segunda-feira, 10 de outubro de 2011 22:20
I've been playing around with the sensor APIs (accelerometer, gyro, and the sensor fusion stuff) and found the performance to be horribly slow on certain things. For example, I wrote a sample Direct3D app that used accelerometer data input to transform a 3D model - this works really nicely. However, I tried the same thing using the gyro and it seems to update no more than once per second, maybe occasionally hitting 1.2Hz, but completely unusable in a real-time situation. Has anyone else experienced this? It makes no difference whether I'm using the Gyrometer API directly or the OrientationSensor API in sensor fusion; the problem still exists.
I should point out that I'm running this on the Samsung Windows Developer Preview tablet we got at BUILD, so perhaps this is unfortunately a hardware issue that can't be worked around in the code...
EDIT: I couldn't see any way to set the Report Interval for the gyro, this property seemed to be read-only (and the value reported was 50 by the way). Am I missing something?
- Editado chrisfrancis27 segunda-feira, 10 de outubro de 2011 22:22
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terça-feira, 11 de outubro de 2011 03:13
Setting the interval will be part of the solution. You should be able to set the interval simply by assigning a new value to it. Was that not working?
Coming up in the Beta release, the implementation will also be setting a sensitivity value that correlates with the requested interval. It's possible that the default sensitivity for gyro is not quite right (I'll check this tomorrow).
One last thing... have you tried using the OrientationSensor? This sensor combines accelerometer, gyro and compass in firmware to give you the most accurate and responsive rotation data (sensor fusion). The problem with gyro alone is that it drifts. The problem with accelerometer alone is that there's latency. Sensor fusion uses the gyro for tracking instantaneous changes, and uses accelerometer and compass to correct for the drift.
terça-feira, 11 de outubro de 2011 10:39
So I've managed to set the report interval - turns out I was trying to set the "MinimumReportInterval" property (which is obviously read-only!) instead of the "ReportInterval" property. I've now changed that from 100 down to 50, but it seems to make no difference. I also followed Jason Strayer's advice (~32 mins) on hooking up an empty ReadingChanged event handler before setting the property, but this doesn't actually change the physical update rate, even though the property is set correctly.
It looks to me like the problem is two-fold - not only does the sensor seem to update somewhat infrequently, but also it requires quite a large "tilt" before picking up any change. In practise it seems to require around 15 degrees of tilt around any one axis before kicking off a change event; is this the sensitivity value you are talking about?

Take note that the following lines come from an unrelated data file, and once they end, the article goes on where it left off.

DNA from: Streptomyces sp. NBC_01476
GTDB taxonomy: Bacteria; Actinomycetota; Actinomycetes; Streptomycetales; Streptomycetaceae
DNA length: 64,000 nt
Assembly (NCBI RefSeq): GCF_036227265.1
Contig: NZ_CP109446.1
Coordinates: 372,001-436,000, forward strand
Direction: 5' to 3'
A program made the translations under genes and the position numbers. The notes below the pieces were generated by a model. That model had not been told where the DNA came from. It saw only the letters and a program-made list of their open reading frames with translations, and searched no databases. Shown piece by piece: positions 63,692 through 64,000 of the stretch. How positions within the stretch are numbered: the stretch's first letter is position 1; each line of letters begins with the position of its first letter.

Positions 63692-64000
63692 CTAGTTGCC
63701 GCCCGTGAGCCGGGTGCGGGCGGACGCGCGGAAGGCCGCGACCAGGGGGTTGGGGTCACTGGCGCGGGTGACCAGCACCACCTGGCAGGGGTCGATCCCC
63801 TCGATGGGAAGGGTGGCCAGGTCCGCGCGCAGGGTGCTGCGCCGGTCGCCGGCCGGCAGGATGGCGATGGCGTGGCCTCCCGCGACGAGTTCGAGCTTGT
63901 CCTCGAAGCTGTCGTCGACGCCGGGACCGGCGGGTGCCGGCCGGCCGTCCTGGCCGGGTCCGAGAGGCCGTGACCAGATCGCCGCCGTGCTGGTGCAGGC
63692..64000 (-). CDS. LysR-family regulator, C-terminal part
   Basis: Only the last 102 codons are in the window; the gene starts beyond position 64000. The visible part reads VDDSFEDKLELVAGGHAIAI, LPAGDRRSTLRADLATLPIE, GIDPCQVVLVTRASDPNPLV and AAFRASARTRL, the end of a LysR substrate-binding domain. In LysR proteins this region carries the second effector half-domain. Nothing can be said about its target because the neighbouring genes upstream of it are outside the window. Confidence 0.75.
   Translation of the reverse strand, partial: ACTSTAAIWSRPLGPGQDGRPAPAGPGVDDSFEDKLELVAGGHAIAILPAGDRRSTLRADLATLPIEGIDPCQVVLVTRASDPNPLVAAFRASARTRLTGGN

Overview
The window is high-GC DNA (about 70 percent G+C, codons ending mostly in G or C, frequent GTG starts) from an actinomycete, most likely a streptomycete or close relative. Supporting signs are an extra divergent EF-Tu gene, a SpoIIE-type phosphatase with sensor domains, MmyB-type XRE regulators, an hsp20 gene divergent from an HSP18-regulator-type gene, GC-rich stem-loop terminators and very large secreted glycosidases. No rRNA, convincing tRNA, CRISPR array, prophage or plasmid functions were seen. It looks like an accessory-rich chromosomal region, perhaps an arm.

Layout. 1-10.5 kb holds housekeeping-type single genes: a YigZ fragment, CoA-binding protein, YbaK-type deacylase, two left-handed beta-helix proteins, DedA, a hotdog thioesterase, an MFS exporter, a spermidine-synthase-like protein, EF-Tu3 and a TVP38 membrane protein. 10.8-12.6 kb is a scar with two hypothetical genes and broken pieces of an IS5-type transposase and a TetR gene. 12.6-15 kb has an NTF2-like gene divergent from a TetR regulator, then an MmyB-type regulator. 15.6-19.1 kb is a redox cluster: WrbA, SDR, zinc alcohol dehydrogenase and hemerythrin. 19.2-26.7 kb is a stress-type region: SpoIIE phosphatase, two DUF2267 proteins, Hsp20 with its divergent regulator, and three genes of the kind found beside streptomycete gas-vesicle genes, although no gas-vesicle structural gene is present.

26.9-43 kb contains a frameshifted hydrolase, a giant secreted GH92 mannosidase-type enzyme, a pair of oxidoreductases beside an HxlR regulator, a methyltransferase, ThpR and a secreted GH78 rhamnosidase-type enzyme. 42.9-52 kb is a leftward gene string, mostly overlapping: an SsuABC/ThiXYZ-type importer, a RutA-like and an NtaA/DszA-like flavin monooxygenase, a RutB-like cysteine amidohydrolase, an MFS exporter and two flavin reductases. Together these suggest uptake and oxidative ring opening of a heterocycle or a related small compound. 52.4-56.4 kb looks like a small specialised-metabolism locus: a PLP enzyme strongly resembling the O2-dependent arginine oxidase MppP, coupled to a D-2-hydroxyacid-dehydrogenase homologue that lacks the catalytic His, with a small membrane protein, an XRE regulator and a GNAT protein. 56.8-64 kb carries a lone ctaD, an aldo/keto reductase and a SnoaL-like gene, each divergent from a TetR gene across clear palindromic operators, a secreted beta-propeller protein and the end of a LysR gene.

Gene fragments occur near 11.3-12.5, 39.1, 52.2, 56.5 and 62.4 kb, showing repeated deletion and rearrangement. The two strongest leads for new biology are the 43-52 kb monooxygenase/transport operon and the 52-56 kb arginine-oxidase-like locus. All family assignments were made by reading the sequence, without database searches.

And yes, I'm afraid the OrientationSensor has the same problem, so whilst it saves me from having to manually do the horrible maths to prevent gimbal-locking, it is limited by the same poor update rate as the underlying gyro sensor.
EDIT: Looking again, it does in fact seem to be sensitivity related more than refresh rate, as when I rotate the device extremely quickly it DOES seem to get quite a few updates per second - so perhaps the sensitivity of the gyro is set far too low... :)
Many thanks for your help!
- Editado chrisfrancis27 terça-feira, 11 de outubro de 2011 10:42
terça-feira, 11 de outubro de 2011 18:02
Chris- unfortunately, this is an issue with the firmware in the Nike-Tab. We are not sure whether an update will be available. There will be a couple issues with device orientation on the Nike Tab- some of the same aggressive data filtering issues, and there's a known issue with the Quaternion data as reported by the driver in that build (x,y,z are fine, w is always 0, similar issue with Rotation Matrix).
If we have updates, we'll post in this forum.
- Marcado como Resposta chrisfrancis27 terça-feira, 11 de outubro de 2011 20:53
terça-feira, 11 de outubro de 2011 20:52Thanks very much for your help, Gavin! I did notice the "w" value staying at 0 in the quaternion reading, but didn't really think anything of it! :) I'll keep a look out for any updates on this forum. It would be a shame if hardware/firmware limitations prevented us developers from exploiting some of the coolest features of Windows 8, but there's plenty of other metro-style development for me to be getting on with in the meantime! ;)
domingo, 11 de dezembro de 2011 20:34
Gavin we briefly talked at the build conference where you also told me this. You mentioned that if I did the fusion in software, that I perhaps would be able to do this myself using raw accelerometer, compass and gyro readings instead of the buggy fusion data. Do you have any example on doing something like this? You mentioned you have a firmware that fixes the issue, so any chance that the few who wants to experiment with this API can get to do so, of course at our own risk? I'd really like to fix and improve the stuff I'm talking about in this article: http://www.sharpgis.net/post/2011/12/07/Building-an-Augmented-Reality-XAML-control.aspx but currently that's pretty much impossible.
sábado, 18 de agosto de 2012 19:34Gavin: Now that Windows 8 has gone RTM are there any updates to this firmware issue?
quinta-feira, 30 de agosto de 2012 19:48Try the eMotion board from ST Micro to get a system with a more recent fusion solution.
This posting is provided "AS IS" with no warranties, and confers no rights.
- Editado Janet Schneider [MSFT] quinta-feira, 30 de agosto de 2012 19:48